562

Government Bond Market Development in Asia

.IGURE 7 EP. Portfolio Allocation
T-Bonds 7%

T-Bills 2%

Others 1% Debentures 1%

Rupee Loan 89%

Source: Employees’ Provident .und Annual Report 1998.

according to a smoothly planned schedule, exposing the fund to a very high reinvestment risk. The EP., due to the signicant amounts it manages, has a signicant inŽuence on the domestic borrowings of the government. At present, the government relies heavily on the EP. for its growing borrowing requirements. A mechanism is necessary to avoid the concentration of so much power in one organization and to help increase competition in the government securities market. 2. National Savings Bank NSB was incorporated in 1972 through the amalgamation of the Post O¹ce Savings Bank, Ceylon Savings Bank, National Savings Movement, and Savings Certicate Section of the (GPO). It is fully state-owned. By the end of 1998, it had mobilized approximately SLRs87.1 billion in deposits, of which 37 percent was made up of savings deposits and the balance of xed and other deposits. The net assets of NSB at the end of 1998 amounted to SLRs90.7 billion, around 76 percent of which were invested in government securities. NSB mobilizes saving through its 100 branches and 4,032 post o¹ces and subpost o¹ces spread island-wide. It serves 12.4 million account holders, much above the membership of the EP., although the average account balance is signicantly lower.

Sri Lanka

563

.IGURE 8 Growth in Deposits in NSB
90 80 70 SLRs Billion 60 50 40 30 20 10 0 1989 1990 1991 1992 1993 1994 1995 1996 1997 1998 70 65 85 80 75 Deposits Branches Number of Branches 90 100 95

Source: National Savings Bank Annual Report 1998.

NSB has diversied its activities into provision of housing loans and investment in debentures and loans to licensed commercial banks and specialized banks, with a view to enhancing returns. The deposits of NSB have shown compound annual growth of 15.5 percent for the last 10 years. Although NSB holds most of its assets in government securities, their yield has been much lower than the cost of funds it has mobilized. As a means of attracting such funds to these securities, the Treasury paid the interest di¬erential on the yield of government securities and the cost of funds to NSB on a yearly basis, but this subsidy was withdrawn in 1997, leaving the bank to improve the viability of its operations alone. 3. Employees’ Trust .und The ET. was set up in 1980 to provide noncontributory benets to employees on retirement, and to promote employee ownership and welfare through participation in nancing and investments within the model of the trust fund plan. Accordingly, it has a larger allocation for investment in corporate and xed-income securities. Over the last 10 years, however, the investment in government securities has increased from 60 percent to 71 percent of ET.’s gross assets. The major portion of its allocation is in short-term T-bills.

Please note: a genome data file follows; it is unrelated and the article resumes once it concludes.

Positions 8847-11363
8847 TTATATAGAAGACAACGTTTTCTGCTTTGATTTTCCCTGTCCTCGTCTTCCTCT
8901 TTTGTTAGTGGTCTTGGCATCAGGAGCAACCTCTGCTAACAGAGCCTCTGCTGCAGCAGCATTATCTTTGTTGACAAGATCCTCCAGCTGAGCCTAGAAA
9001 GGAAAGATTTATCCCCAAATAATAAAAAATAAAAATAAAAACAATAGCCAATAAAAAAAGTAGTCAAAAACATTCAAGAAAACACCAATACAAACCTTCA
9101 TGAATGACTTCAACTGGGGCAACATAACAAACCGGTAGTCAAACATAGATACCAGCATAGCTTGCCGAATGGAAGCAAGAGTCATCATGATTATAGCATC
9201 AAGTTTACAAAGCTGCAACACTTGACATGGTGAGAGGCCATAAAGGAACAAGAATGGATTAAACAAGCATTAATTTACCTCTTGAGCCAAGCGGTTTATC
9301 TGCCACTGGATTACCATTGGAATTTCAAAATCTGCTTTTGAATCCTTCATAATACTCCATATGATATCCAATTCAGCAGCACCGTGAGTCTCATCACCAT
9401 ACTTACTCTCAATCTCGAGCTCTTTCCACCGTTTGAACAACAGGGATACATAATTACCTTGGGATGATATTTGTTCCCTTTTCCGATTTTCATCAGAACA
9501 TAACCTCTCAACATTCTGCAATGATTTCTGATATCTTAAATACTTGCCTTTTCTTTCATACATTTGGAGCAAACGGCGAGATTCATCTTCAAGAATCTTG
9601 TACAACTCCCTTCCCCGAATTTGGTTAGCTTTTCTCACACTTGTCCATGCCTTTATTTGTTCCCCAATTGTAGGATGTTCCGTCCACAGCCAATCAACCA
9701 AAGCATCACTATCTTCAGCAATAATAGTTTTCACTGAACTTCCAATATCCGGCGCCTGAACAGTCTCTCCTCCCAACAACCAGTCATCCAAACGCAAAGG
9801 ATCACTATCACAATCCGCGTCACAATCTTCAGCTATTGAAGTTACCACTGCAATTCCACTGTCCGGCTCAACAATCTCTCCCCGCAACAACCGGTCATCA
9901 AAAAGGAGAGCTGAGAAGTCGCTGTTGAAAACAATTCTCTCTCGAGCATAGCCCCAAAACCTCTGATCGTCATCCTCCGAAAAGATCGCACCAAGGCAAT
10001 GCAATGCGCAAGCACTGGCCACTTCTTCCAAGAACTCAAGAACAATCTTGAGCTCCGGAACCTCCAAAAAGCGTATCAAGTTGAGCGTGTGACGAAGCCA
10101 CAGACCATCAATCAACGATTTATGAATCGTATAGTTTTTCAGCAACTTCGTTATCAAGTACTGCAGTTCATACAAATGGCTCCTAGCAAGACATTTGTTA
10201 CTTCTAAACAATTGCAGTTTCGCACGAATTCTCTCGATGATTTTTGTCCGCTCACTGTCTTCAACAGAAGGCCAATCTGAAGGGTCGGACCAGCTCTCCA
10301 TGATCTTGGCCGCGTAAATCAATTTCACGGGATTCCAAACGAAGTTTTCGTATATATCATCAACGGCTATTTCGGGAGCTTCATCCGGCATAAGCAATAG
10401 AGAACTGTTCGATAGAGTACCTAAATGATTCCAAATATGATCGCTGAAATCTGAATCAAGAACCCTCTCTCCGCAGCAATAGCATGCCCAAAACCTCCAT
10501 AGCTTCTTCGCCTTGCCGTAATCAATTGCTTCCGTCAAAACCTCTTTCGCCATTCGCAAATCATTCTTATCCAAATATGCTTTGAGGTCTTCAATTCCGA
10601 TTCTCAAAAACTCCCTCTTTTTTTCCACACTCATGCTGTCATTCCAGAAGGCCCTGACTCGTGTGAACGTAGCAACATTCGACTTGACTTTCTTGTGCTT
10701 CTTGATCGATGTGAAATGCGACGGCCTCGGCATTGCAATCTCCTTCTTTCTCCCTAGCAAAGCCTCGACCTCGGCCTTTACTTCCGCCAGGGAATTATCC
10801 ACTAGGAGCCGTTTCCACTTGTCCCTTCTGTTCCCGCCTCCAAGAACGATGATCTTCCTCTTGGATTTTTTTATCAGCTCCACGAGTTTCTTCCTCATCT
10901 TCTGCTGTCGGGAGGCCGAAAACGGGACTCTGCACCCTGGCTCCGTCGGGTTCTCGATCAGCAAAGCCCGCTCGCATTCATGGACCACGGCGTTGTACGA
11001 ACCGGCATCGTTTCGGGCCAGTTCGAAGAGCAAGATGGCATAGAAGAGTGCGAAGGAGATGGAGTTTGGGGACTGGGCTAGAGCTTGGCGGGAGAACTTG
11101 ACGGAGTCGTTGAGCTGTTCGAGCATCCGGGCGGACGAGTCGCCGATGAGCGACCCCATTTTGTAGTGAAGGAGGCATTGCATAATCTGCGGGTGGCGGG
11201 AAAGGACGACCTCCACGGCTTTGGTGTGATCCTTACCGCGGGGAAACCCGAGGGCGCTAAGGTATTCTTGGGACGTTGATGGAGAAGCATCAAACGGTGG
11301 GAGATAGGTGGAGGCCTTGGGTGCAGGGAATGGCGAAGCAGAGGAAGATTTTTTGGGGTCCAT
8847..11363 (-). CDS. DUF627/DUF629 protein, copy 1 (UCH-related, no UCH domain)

564

Government Bond Market Development in Asia

.IGURE 9 Employees’ Trust .und Asset Allocation as of December 1998
Others 4% T-Bills 46%

Equity 11% Corporate Debt 14%

Rupee Loan 22%

T-Bond 3%

Source: Employees’ Trust .und.

At the end of 1998, assets under ET. management amounted to SLRs21.9 billion, much smaller than those of the EP. and NSB. Its exposure to government securities is also lower. The asset allocation of the ET. at the end of 1998 is given in the following graph. 4. Insurance and .inance Companies Insurance companies are required to hold a minimum of 50 percent of life insurance funds and 30 percent of general insurance funds in government securities. The insurance industry has experienced rapid growth in premium income, creating a signicant inŽow to government securities. There were seven insurance companies operating at the end of 1998, including two state-owned insurers and two specialized companies. The demand for T-bonds by the insurance industry is likely to be high, considering the long duration of liabilities and the conservative nature of the industry. There were 25 nance companies operating at the end of 1998, accounting for an asset value of SLRs26.1 billion. .inance companies are required to maintain 10 percent of their assets in liquid investments, and T-bills are permitted as these, resulting in high demand among nance companies. Their T-bill holdings at the end of 1998 amounted to SLRs1.95 billion, or 7.5 percent of total assets.

Sri Lanka 5. Other Nonbank Private Sector Investors

565

The holdings of the nonbank private sector in T-bills and T-bonds have grown signicantly in recent years, and in 1998 accounted for 48.3 percent of aggregate T-bills and bonds outstanding—even surpassing the holdings of EP., NSB, and ET. (31.9 percent in the same year). These investors comprise a wide range of individual and institutional investors with excess liquid funds requiring short- to medium-term placement. This segment has been attracted by T-bill investment since 1993, due mainly to the high real rate of return, and has not shown any interest in rupee securities. Holdings of rupee securities reached only SLRs64 million outstanding in 1998. Institutional investors in this sector comprise private provident and pension funds, unit trusts and investment companies, merchant banks, regional rural development banks, development banks, government corporations and nongovernment organizations (NGOs).

.IGURE 10 Holdings of Nonbank Private Sector Investors

70 60 50
SLRs Billion

T-Bills T-Bonds

40 30 20 10 0 1989 1990 1991 1992 1993 1994 1995 1996 1997 1998

Source: Central Bank of Sri Lanka Annual Report 1998.

566

Government Bond Market Development in Asia IV. Bond Market Infrastructure